Army Futures Command leaders engage with Texas national security innovators

By Maureena Thompson, Army Futures CommandSeptember 1, 2022

Lt. Gen. Thomas H. Todd III of AFC speaks at the Army Software Factory in Austin, Texas.
Lt. Gen. Thomas H. Todd III, Deputy Commanding General for Acquisition and Systems and Chief Innovation Officer at Army Futures Command, speaks to members of the Texas-based National Security Innovation Council at the Army Software Factory in Austin, Texas, on Aug. 30, 2022. “We’re passionate about making a difference for our Soldiers,” Todd said. (Photo Credit: U.S. Army photo by Anthony Sualog, Army Futures Command) VIEW ORIGINAL

AUSTIN, Texas — U.S. Army Futures Command, headquartered in Austin, invests in and engages with Texans regularly as part of its Army modernization effort.

In 2021, the command contributed a $371 million economic output to the Texas economy, with more than 2,200 direct and indirect jobs supporting AFC headquarters.

The command also meets frequently with state and local government officials, area organizations and Texas businesses and universities to promote the Army mission and engage innovators, entrepreneurs, researchers and technologists in advancing priority modernization activities.

On Aug. 30, Lt. Gen. Thomas H. Todd III, deputy commanding general for acquisition and systems and chief innovation officer at AFC, and Brig. Gen. Michelle M. T. Letcher, AFC chief of staff, met with members of the National Security Innovation Council, a Texas-based nonprofit organization, to discuss the command’s strategic investments in technology research and development.

“This is about the continuous development of integrated capability,” Todd said of AFC’s work, adding that “we have great flexibility with what we’re doing in research.”

He highlighted that AFC has awarded 187 contracts, including 45 major contracts, in Texas, all with the intent of “trying to better the life, better the capability of our Soldier.”

“What we’re always looking for is what has operational merit,” Todd said, noting that beyond optimizing speed of acquisition, the command seeks mutually beneficial partnerships that promote “agility and learning in real time.”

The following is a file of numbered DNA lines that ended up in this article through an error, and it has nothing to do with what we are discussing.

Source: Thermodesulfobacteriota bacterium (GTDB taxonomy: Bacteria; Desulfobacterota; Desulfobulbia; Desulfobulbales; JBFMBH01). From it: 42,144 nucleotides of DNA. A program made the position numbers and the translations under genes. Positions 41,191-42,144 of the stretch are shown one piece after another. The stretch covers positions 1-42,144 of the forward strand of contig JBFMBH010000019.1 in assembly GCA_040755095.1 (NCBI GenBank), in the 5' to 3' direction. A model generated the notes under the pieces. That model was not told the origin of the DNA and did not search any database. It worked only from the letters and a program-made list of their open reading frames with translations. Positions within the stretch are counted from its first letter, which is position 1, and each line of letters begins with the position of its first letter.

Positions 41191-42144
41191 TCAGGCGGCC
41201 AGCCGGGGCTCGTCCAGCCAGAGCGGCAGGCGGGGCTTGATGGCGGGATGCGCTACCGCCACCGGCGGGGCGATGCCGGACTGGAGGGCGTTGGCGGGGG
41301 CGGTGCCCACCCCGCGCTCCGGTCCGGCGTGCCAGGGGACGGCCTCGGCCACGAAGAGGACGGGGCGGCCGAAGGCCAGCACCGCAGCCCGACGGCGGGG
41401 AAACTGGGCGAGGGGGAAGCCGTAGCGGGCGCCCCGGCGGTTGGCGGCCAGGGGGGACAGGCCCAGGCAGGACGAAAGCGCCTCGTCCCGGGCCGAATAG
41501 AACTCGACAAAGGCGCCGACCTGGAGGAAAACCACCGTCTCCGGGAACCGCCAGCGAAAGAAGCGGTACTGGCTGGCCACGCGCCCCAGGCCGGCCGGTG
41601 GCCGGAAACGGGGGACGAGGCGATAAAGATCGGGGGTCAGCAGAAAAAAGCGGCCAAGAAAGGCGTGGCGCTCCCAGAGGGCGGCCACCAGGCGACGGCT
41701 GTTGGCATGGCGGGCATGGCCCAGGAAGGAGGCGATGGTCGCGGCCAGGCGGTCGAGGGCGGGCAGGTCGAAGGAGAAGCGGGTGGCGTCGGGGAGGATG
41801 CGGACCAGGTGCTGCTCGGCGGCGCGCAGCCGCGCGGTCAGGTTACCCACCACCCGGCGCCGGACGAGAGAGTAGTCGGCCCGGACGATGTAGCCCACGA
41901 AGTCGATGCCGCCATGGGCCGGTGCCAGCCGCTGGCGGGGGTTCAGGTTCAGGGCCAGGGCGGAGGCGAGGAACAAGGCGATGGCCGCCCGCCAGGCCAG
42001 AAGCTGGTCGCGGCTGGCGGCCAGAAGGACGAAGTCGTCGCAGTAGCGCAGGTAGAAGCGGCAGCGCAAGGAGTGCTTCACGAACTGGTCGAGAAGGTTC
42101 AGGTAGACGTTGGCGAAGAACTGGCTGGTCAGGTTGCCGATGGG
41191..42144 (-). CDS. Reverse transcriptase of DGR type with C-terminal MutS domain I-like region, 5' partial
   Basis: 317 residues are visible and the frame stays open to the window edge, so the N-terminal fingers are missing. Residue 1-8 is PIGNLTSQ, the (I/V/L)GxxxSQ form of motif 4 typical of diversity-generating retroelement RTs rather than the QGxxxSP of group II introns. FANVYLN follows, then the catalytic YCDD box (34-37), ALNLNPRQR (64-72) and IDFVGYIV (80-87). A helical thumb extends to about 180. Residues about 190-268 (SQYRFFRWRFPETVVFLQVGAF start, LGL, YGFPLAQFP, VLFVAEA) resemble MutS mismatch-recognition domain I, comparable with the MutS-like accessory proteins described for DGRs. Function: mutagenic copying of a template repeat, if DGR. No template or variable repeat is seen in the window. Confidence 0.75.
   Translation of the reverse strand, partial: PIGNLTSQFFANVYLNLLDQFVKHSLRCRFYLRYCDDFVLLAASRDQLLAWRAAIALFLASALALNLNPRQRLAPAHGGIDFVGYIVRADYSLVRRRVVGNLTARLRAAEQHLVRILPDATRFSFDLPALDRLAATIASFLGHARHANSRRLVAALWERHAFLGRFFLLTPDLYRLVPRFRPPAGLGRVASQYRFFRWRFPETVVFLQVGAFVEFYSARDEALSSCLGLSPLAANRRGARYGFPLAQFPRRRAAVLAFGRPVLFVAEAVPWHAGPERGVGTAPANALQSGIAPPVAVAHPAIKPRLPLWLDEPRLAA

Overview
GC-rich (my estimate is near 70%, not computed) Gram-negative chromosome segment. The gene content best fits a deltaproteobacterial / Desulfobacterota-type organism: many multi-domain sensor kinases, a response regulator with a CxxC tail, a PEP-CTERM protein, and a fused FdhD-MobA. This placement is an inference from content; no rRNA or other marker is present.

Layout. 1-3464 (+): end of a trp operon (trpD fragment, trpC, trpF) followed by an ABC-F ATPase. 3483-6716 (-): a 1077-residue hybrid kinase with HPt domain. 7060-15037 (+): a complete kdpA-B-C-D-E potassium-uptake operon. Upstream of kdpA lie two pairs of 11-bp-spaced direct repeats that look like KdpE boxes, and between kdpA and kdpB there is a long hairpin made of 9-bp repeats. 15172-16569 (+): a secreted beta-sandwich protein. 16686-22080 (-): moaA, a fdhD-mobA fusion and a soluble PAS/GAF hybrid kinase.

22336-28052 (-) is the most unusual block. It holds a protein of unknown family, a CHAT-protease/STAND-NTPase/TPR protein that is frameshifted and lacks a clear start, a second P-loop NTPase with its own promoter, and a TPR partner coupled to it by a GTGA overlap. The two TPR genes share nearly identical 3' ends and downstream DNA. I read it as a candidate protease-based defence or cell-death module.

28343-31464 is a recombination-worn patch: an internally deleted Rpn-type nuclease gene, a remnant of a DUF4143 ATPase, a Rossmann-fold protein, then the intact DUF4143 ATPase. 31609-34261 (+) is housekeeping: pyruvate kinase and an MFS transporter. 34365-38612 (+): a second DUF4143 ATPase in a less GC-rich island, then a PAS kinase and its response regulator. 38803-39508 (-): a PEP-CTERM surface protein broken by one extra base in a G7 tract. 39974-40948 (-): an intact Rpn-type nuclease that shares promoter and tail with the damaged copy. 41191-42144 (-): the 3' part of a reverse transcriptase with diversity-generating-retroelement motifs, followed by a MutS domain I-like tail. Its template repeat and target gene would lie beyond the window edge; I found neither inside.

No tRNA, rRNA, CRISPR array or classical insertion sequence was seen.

During the meeting, held at the Army Software Factory, Todd and Letcher detailed the scope of AFC’s collaborative ideation, testing and prototyping initiatives as well as the command’s desire to push the boundaries of the possible, including by enlisting the help of local trailblazers.

“Most of us in here like the comfortable,” Letcher said, stressing the inherent challenge — and importance — of consistently embracing change. She emphasized how an openness to and curiosity about the unknown, which often presents as “the uncomfortable and the disruptive,” can enable leap-ahead progress, both within the sphere of defense and within the local community.

National Security Innovation Council Director Jason Kelley, who also spoke at the event, expressed his confidence in the ability of Texans to deliver boldly on that front by applying dual passions for innovation and success.

“What do we know how to do in Texas? We know how to win,” he said.


The mission of AFC is to provide Army modernization solutions (integrated concepts, organizations designs and technologies) in order to allow the Joint Force, employing Army capabilities to achieve overmatch in the future operational environment.

The mission of the National Security Innovation Council is “to ensure that Texas is the partner of choice for accelerating national security problem solving.”

A recent partnership intermediary agreement promotes cooperative research and development activities between the U.S. Army Combat Capabilities Development Command Soldier Center at AFC and the small business firms and educational institutions served by the National Security Innovation Council.